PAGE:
Ben Williamson provides a (very partial) overview of some of the key features of SSES. However, it does raise a few headline points:

SSES extends international-large scale assessment beyond cognitive skills to the measurement of personality and social-emotional skills

SSES will deliver a direct assessment instrument modelled on psychological personality tests

SSES enacts a psychological five-factor model of personality traits for the assessment of students, adopting a psychometric realist assumption that personality test data capture the whole range of cross-cultural human behaviour and emotions in discrete quantifiable categories

SSES extends the reach of datafication of education beyond school walls into the surveillance of home contexts and family life, treating them as a ‘home learning environment’ to be assessed on how it enables or impedes students’ development of valuable socio-emotional skills

SSES normalizes computer-based assessment in schools, with students required to produce direct survey data while also being measured through indirect assessments provided by teachers, parents and leaders

SSES produces increasingly fine-grained, detailed data on students’ behaviours and activities at school and at home that can be used for targeted intervention based on analyses performed at a distance by an international contractor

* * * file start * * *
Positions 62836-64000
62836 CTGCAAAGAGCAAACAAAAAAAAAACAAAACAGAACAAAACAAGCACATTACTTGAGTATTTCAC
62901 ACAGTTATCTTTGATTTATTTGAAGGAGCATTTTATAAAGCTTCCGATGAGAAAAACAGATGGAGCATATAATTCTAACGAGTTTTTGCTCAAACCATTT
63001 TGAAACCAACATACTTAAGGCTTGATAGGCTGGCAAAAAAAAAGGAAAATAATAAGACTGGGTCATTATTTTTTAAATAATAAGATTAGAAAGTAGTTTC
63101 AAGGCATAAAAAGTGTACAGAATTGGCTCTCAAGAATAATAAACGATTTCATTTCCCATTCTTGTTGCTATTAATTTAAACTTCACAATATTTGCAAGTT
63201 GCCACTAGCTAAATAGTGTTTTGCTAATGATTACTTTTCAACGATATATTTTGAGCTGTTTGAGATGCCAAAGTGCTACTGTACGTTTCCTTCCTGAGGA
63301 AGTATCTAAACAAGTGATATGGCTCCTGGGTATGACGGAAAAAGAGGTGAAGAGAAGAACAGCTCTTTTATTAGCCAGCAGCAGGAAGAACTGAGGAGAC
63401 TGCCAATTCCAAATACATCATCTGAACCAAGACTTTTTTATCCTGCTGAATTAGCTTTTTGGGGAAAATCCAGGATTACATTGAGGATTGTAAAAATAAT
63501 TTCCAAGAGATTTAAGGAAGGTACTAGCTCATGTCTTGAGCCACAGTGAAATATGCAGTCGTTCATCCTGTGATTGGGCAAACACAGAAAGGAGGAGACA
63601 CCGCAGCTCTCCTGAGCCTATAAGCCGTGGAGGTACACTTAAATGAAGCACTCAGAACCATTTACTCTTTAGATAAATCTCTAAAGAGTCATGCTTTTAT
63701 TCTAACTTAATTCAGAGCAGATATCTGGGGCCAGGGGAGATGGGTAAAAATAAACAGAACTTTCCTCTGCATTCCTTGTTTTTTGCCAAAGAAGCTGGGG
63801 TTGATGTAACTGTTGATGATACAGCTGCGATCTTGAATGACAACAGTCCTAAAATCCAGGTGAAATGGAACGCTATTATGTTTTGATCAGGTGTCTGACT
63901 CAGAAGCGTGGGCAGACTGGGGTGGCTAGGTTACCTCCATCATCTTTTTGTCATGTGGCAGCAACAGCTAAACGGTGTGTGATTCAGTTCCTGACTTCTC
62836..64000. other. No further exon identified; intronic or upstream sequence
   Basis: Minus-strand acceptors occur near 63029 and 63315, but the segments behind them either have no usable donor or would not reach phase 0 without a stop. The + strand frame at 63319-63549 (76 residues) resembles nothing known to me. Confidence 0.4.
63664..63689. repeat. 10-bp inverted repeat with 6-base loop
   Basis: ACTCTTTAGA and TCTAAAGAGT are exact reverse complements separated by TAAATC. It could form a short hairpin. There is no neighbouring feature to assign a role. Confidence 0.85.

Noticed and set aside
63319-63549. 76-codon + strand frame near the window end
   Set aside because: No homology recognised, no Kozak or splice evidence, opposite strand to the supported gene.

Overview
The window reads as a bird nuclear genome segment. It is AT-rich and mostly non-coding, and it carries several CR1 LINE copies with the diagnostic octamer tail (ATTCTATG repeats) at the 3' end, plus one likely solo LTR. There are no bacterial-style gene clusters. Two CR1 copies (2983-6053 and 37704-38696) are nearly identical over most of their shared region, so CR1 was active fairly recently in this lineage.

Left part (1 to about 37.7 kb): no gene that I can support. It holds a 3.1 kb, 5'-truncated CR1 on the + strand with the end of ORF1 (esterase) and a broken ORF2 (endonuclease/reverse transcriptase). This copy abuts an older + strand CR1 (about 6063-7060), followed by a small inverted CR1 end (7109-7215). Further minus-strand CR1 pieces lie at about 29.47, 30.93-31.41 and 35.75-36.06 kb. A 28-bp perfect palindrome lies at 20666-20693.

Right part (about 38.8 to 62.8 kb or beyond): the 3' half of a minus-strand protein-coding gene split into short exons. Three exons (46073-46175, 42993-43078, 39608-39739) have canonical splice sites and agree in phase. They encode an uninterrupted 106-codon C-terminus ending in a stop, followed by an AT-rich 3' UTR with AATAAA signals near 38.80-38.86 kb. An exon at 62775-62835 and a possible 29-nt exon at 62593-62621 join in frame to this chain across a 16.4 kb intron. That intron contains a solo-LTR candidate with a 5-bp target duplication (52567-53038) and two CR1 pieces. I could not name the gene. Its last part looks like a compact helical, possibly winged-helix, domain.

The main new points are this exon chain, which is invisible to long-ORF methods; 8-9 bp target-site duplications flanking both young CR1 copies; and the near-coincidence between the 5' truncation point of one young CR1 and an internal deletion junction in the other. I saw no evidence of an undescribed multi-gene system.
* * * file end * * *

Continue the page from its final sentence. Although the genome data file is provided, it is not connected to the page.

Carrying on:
SSES involves linking data across different datasets, with direct assessment data, indirect assessments, school admninistrative data, and process metadata generated during assessment as multiple sources for both large-scale macro-analysis and fine-grained micro-analytics–with potential for linking data from other OECD assessments such as PISA

SSES uses digital signals such as response times and keystrokes, captured as process metadata in software log files, as sources for stealth assessment based on assumptions about their correlation with specific social-emotional skills

SSES promotes a therapeutic role for education systems and schools, by identifying ‘success’ factors in SELS provision and encouraging policymakers to develop targeted intervention where such success factors are not evident

SSES treats students’ personalities as malleable, and social-emotional skills as learnable, seeking to produce policy-relevant psychometric knowledge for policymakers to design interventions to target student personalities

SSES exemplifies how policy-relevant knowledge is produced by networks of influential international organizations, connected discursively and organizationally to think tanks, government departments and outsourced contractors

SSES represents a psycho-economic hybridization of psychological and psychometric concepts and personality measurement practices with economic logics relating to the management of labour market behaviours and human resources

Bookmarked Why I Follow Those Whom I Follow (and Why I Unfollow Those Whom I Once Followed) (dogtrax.edublogs.org)
Why do you follow or unfollow? Have you even ever thought about it?
Kevin offers an interesting reflection on following. I am particularly taken by Algot’s personal approach. I have reflected here, but basically I have cut back to those I have had some sort of interaction with.